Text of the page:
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Saturday, April 27, 2013

Retrospective cloud over investor bill Drafting challenge poses risks

Retrospective cloud over investor bill 
Drafting challenge poses risks

Calcutta, April 26: Mamata Banerjee's attempts to bring to book the Saradha Group for running sham deposit companies with a new bill can face a legal challenge as the government has apparently decided to implement the law with retrospective effect.

Experts said the government could have easily avoided getting enmeshed in legal tangles had it taken the initiative to get presidential nod for the West Bengal Protection of Interests of Depositors in Financial Institutions Bill, 2009, which was passed in the Assembly by the erstwhile Left Front government.

Mamata, who has been insisting on a new bill with more teeth, dropped hints about what the government planned to do.

"We will confiscate the properties of those who have left the common people in real trouble. Through this process (bringing in the new bill), we will be able to return money," the chief minister said at Town Hall after a review meeting with ministers, secretaries of various departments and district magistrates.

Government officials said Mamata had hinted at giving retrospective effect to the new bill to fulfil her commitment to the depositors cheated by the Saradha Group.

The bill, to be circulated in the House on Saturday, will come up for discussions on Tuesday during a special Assembly session.

Senior state government officials told The Telegraph that the new bill, drafted last night, would allow the state to "seize, search and confiscate" properties of sham deposit companies.

"There are provisions to get the bill passed, but it has to be drafted properly. Otherwise, it will face a legal challenge," a lawyer said.

The bill, which will include penal provisions against the owners of deposit mobilising companies if they default, could face another problem.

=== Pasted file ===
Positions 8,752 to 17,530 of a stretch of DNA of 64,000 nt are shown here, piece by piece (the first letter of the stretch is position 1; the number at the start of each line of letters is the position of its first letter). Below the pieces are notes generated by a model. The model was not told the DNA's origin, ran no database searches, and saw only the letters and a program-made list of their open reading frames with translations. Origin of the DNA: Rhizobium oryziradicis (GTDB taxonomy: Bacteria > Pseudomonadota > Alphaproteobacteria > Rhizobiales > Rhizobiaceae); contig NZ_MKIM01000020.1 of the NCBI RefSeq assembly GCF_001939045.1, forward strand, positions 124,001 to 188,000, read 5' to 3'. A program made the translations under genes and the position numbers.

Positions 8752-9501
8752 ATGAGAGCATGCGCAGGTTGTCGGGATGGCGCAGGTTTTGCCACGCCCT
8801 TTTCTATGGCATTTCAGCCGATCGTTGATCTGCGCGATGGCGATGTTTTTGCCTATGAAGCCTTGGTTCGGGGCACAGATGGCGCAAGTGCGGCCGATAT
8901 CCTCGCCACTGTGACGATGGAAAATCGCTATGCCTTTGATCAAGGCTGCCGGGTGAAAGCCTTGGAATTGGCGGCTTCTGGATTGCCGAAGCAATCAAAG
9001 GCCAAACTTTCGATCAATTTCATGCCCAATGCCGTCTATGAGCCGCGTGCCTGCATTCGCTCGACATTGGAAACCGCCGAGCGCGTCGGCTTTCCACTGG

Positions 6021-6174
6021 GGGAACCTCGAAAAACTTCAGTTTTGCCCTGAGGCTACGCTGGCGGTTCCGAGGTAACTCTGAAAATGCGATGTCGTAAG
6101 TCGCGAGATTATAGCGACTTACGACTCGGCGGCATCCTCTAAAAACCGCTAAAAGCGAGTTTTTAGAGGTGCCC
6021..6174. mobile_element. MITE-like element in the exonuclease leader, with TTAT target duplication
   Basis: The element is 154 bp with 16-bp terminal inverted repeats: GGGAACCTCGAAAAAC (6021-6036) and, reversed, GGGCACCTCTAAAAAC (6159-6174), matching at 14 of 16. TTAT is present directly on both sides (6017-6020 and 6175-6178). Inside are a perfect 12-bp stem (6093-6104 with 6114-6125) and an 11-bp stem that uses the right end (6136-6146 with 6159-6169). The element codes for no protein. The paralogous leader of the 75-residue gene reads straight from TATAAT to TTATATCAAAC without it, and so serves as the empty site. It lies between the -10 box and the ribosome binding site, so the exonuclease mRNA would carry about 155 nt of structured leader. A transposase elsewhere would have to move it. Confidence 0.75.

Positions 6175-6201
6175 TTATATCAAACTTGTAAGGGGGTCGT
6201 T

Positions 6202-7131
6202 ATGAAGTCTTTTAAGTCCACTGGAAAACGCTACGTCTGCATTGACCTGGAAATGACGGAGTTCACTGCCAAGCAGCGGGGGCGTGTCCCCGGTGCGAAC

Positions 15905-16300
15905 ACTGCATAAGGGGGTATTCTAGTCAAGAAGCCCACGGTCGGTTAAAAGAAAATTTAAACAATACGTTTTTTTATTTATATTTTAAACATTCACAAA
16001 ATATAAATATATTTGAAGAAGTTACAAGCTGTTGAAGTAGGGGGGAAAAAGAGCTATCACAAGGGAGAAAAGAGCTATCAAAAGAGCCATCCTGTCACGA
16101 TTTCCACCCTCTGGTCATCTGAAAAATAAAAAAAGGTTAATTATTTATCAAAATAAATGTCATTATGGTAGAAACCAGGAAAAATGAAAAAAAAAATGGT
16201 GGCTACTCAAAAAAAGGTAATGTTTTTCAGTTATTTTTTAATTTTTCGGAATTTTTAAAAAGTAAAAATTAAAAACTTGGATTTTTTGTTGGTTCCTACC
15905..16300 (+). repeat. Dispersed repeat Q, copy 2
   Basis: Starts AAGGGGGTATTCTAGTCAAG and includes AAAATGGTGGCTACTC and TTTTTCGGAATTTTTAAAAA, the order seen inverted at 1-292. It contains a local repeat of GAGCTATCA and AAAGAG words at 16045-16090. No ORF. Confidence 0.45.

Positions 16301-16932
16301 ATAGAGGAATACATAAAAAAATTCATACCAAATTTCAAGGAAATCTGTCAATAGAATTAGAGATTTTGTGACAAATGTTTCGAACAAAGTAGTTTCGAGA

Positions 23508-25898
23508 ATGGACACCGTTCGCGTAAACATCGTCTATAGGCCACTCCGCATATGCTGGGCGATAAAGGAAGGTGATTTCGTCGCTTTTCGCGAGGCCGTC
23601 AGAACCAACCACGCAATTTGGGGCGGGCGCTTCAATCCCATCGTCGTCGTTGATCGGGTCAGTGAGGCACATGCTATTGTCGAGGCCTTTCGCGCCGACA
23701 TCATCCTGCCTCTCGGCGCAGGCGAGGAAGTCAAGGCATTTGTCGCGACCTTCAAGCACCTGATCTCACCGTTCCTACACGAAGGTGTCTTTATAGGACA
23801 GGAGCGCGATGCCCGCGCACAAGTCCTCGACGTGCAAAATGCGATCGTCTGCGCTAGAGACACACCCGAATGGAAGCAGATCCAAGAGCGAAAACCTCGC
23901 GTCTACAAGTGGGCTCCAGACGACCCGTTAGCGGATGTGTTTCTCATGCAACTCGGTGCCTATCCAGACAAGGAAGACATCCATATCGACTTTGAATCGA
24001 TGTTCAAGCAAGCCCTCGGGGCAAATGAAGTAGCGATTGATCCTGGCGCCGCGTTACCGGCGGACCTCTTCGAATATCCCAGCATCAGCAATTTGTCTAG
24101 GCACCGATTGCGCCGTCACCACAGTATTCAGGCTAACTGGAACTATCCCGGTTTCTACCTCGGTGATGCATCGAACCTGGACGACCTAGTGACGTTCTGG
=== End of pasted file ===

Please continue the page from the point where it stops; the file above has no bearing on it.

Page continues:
Legal experts said the new bill, which the chief minister said governor M.K. Narayanan approved this afternoon, could be challenged in court as "an activity cannot be made cognisable retrospectively".

Former Speaker Hashim Abdul Halim said: "For a crime committed two years ago, punishment cannot be given by bringing in a new legislation with retrospective effect."

Senior Calcutta High Court lawyer Bikash Ranjan Bhattacharyya said such a bill could be challenged in court. "The government cannot give retrospective effect to all laws. While dealing with criminal laws, retrospective effect cannot be given. If somebody feels his rights were infringed, he can move court against such a bill," he said.

A senior lawyer on the state panel, however, differed with Bhattacharyya. "The government can give retrospective effect to any law as long as there is no specific court order on the issue," he said.

The state government could have avoided these possible legal hassles by first getting the President's nod for the 2009 bill and then making amendments to incorporate its preferred clauses.

The Opposition Left and Congress made such a demand during an all-party meeting held today at Speaker Biman Banerjee's chamber in the Assembly.

"Since the (old) bill was passed by the Assembly in 2009, the provisions would have been valid from the day it was passed and there would have been be no need for a retrospective effect," a senior government official said.

At the Town Hall meeting, Mamata asked the district magistrates to keep a watch on "chit funds" operating in the towns and villages.

The chief minister has announced a Rs 500-crore relief fund for depositors cheated by the Saradha Group. Today, she demanded that the Centre, too, provide financial assistance to the depositors as Sebi and the Reserve Bank of India, which monitor such companies, are under the central government.

Centre probe

The Centre has asked the Serious Fraud Investigation Office (SFIO) to appoint inspectors to probe the operations of 49 Bengal-based companies, including several owned by the Saradha Group and Rose Valley.

The companies, spread across four groups, have allegedly raised huge sums of money from the public. The registrar of companies in Bengal had forwarded complaints against the 49 firms.

The Union ministry of corporate affairs, under which the SFIO works, wants these companies — among them 13 owned by Sharada and 18 by Rose Valley — to be inspected under Section 235 of the Companies Act, 1956.

The section allows inspectors appointed by the government to conduct forensic audit of companies facing allegations of wrongdoing.

Market regulator Sebi has received complaints against the 49 companies. But they managed to evade action by not submitting records sought or furnishing wrong papers or by obtaining stay from courts.

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